Kristen S Kuhns [ksk]

 
  City of Birth:
Worthington, Ohio
 
 

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I am adding this additional chapter to my introduction, because after I initially wrote the introduction, it was very difficult to come back to it and try to make sense of all that I have experienced through the various stages of my life and the trials that I have endured or overcome.  I wish ...


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The Birth of Charles Leonard Wiggins

The story has already been written for awhile on my blog "From the heart of Praise, Prayer and Perseverance. 0; Here is a link to that posting, Below are the pictures of the blessed event.   http://fromthehea rt-dotwigg.blogsp ot.com/2008/03/an other-2-prayer-re quest-answered.ht ml


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Kristen's Story > Categories > Interesting People

"I can feel your ghost when I'm awake" 

 

Date Range: 10/02/1972 To 02/06/1995   Comments: 0   Views: 11,436
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I can feel your ghost when I'm awake. Coming home because I want to.... When I'm bored, I send vibrations in your direction through the satellite mind.

Hold it, I'm about to drop off, let me tell my last thought. Drift into a deep fog, lost where I forgot to hold it; I can feel you most when I'm alone.

I find myself talking to dead people a lot. So far they don't talk back, but I have faith they are hearing me. I speak to them through thoughts, memories, stories I tell about them, and sometimes bursting into tears when I find myself alone in my car and something is triggered.

I find myself talking to dead people I haven't met yet; sometimes I find myself sending out thoughts to the universe about people I know are going to die soon and want them to not be alone. They have a life I know nothing about, people I've never met, friends and family who've gone on before them.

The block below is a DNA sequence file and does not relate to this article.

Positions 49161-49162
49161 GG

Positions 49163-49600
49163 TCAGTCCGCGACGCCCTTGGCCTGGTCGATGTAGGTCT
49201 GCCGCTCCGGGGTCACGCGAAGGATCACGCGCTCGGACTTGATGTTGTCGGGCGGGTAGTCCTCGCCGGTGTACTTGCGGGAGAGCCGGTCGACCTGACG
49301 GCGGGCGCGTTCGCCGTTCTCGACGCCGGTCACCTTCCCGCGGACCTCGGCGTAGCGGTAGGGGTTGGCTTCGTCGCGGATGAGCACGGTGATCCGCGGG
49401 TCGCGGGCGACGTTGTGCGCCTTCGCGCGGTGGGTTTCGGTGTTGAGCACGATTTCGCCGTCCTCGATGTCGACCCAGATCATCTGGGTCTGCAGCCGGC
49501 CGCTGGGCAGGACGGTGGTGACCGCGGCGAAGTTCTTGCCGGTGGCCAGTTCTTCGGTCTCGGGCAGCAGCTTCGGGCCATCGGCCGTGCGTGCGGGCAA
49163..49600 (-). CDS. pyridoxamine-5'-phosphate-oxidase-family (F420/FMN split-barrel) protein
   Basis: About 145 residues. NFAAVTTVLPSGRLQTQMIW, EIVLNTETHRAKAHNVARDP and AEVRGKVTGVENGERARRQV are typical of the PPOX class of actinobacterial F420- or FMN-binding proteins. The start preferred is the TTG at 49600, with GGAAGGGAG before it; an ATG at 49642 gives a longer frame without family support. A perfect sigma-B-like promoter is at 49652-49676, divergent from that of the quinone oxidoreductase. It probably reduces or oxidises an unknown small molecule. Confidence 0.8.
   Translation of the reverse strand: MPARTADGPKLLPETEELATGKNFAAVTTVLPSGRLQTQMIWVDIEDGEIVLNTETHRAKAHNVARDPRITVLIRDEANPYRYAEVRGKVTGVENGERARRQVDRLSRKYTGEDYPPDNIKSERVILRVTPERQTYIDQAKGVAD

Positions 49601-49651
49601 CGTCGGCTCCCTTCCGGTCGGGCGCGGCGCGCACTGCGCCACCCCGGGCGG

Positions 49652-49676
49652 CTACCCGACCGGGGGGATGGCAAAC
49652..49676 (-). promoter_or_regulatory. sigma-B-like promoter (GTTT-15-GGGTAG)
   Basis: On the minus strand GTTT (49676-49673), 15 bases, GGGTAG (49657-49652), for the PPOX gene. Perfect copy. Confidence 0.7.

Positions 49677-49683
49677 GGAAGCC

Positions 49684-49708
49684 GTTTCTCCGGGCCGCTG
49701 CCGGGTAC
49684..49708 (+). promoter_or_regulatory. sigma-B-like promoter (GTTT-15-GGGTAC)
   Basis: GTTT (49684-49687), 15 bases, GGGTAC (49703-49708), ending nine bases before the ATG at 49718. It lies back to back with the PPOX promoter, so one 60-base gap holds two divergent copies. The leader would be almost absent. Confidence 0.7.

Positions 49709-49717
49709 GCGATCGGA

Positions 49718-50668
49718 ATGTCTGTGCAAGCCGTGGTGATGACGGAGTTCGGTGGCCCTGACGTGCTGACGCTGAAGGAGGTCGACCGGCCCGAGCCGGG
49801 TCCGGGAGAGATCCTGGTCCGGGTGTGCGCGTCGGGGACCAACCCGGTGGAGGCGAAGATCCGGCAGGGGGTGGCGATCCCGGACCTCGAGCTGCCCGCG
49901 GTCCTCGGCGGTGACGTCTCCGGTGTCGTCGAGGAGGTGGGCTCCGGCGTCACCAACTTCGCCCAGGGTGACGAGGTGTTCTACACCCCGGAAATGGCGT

It doesn't bother me when elderly people die. I miss them, I am sad, and I would much prefer them here, but it doesn't *bother* me. It bothers me when young people die, or people die without any warning while still having much life left to live, or when my pets die. I grieve hard when my pets leave this earth because I don't really think our words are adequate to tell them thank you.

And the shock gives way to disbelief, which gives way to anger, which gives way to change. Those days are long, hard, blurry and frankly, they are excrutiating. During the whirlwind of the funeral and decisions that have to be made whether you are willing to or not, things are surreal and you bounce from event to event, taking the murmurings of friends and loved ones who are also hurting and don't know what to say, the awkward handshakes and nervous drinks, celebrating life, mourning death, and wondering when, if ever, you might ever see all the people in this room together again. These thoughts are water colored and seen through a haze - unreal, surreal, murky.